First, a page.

The company behind Crystal Geyser brand water opened a recycled PET plant in Southern California, and Nestlé Waters North America now averages 16.5% RPET in its U.S. containers. The following are details on recent water bottle announcements.
RPET plant comes on-line: The producer of Crystal Geyser Alpine Spring Water recently opened a new recycled PET plant in San Bernardino, Calif., the first of its kind to be opened by a U.S. beverage company, according to a press release. CG Roxane said the plant, which can produce 35 million pounds of RPET per year, has allowed the company to produce bottles with at least 50% RPET at its West Coast plants. The privately owned company has a goal of using 100% RPET in the near future.
Boosted RPET use: Nestlé Waters North America (NWNA) announced that it has doubled the amount of RPET in its U.S. water bottles since 2019. As of this year, 16.5% of the PET used by the company is recycled, according to a press release. The company’s goals are to hit 25% RPET across its U.S. portfolio by 2021 and 50% by 2025. Additionally, NWNA announced that three more of its U.S. water brands will be packaged in 100% RPET containers: Ozarka, Deer Park and Zephyrhills. The company’s commitment to using recycled plastic “means that we often pay more for recycled plastic than we would if we purchased virgin plastic,” David Tulauskas, vice president and chief sustainability officer for NWNA, stated in the release. “This is an investment we prioritize for the business, given our responsibility as a producer of packaged goods and our commitment to sustainability as we work toward a waste-free future.”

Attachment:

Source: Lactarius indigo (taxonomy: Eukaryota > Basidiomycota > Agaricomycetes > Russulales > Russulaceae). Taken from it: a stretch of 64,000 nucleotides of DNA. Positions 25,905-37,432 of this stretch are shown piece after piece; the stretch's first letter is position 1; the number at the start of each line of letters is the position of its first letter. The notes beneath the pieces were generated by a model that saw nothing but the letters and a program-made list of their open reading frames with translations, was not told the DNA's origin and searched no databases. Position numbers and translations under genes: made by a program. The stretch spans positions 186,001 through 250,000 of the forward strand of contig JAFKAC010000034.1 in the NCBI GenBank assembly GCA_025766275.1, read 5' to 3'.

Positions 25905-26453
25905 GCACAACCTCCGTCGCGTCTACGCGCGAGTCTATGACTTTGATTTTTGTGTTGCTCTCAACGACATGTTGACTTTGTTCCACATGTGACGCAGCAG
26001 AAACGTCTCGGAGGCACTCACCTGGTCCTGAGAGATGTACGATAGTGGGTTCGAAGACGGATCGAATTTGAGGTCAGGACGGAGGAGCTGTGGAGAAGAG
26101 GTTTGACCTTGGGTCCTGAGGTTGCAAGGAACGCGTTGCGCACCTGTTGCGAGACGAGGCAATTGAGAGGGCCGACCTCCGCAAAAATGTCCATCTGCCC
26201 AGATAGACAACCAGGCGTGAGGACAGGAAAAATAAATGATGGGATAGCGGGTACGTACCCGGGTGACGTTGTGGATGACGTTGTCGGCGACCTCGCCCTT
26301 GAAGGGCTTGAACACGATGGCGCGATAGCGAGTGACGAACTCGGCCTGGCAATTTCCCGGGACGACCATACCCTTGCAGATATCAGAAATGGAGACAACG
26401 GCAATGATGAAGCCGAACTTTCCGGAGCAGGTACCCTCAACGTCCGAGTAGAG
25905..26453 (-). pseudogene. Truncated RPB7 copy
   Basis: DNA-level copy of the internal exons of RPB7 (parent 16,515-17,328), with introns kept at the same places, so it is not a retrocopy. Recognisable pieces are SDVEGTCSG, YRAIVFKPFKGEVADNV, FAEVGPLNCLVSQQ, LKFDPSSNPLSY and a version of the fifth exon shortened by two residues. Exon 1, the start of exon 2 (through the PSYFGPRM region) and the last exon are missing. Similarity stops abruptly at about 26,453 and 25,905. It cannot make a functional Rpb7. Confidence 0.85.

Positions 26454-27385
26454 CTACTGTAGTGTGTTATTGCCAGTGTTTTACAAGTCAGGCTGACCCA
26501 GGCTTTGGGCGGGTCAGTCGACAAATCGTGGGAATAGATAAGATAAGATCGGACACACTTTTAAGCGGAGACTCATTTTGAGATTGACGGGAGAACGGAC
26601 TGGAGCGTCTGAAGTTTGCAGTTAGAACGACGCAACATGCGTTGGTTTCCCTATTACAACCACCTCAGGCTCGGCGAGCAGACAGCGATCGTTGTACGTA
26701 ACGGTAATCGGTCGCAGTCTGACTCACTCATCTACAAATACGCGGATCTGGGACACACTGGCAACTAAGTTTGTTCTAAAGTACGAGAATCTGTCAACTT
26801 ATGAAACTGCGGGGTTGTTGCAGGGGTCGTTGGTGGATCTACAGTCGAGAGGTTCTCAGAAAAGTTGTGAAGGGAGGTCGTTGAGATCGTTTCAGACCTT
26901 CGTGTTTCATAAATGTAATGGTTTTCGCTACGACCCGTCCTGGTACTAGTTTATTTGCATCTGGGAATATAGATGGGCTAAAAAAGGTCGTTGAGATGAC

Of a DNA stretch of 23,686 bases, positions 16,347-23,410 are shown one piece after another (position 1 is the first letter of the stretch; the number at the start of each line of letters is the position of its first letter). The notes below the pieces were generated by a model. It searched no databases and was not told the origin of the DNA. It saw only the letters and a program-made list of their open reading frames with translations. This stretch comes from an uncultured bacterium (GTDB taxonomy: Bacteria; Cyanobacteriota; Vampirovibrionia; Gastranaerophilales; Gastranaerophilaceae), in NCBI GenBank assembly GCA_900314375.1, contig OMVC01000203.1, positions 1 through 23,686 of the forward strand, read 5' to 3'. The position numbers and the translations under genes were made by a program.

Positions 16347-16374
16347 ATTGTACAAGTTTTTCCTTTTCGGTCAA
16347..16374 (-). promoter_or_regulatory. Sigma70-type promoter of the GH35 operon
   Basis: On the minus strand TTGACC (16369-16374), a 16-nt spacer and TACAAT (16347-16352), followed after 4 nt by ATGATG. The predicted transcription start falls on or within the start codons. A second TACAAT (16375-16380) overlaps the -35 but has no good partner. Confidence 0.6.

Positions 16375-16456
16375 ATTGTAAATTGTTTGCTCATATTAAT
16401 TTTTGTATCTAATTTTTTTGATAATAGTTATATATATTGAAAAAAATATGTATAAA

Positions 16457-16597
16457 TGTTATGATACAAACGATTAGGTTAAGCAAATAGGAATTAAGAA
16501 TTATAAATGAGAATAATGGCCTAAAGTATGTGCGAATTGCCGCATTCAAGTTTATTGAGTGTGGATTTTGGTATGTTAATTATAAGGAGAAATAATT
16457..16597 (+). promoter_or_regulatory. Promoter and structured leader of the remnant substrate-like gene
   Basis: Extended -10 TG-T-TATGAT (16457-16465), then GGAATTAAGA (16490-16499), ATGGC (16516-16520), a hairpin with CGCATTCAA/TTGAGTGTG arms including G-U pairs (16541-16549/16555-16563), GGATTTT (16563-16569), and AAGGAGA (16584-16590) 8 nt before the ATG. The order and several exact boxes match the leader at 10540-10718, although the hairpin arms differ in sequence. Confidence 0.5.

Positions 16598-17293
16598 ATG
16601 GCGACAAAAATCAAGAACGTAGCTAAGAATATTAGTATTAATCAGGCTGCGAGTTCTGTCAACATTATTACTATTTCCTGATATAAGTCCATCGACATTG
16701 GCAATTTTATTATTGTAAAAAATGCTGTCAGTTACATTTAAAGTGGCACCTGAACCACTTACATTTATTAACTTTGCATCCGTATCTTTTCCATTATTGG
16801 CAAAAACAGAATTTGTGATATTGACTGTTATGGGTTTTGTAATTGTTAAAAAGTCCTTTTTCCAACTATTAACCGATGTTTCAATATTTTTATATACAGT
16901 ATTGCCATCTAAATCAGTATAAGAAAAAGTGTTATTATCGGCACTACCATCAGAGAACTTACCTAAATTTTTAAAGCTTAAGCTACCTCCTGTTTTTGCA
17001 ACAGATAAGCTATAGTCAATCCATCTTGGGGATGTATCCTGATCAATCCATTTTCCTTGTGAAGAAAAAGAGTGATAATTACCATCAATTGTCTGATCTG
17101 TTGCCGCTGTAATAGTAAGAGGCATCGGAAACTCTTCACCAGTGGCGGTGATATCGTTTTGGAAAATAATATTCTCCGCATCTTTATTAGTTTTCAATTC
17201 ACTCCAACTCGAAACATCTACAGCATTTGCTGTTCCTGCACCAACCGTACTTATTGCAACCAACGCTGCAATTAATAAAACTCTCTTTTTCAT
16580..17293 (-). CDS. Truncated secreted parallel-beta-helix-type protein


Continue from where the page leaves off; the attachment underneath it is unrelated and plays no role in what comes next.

Labeling without a label: Danone Waters of America has released a label-free version of its Evian brand bottled water. According to Fast Company, instead of a label, the PET container has the brand name and other information engraved into the plastic in the mold. It’s part of the company’s goal of boosting its packaging recyclability. The company wants to have its bottles made from 100% RPET by 2025. The label-free containers will be distributed to select hotels and restaurants.
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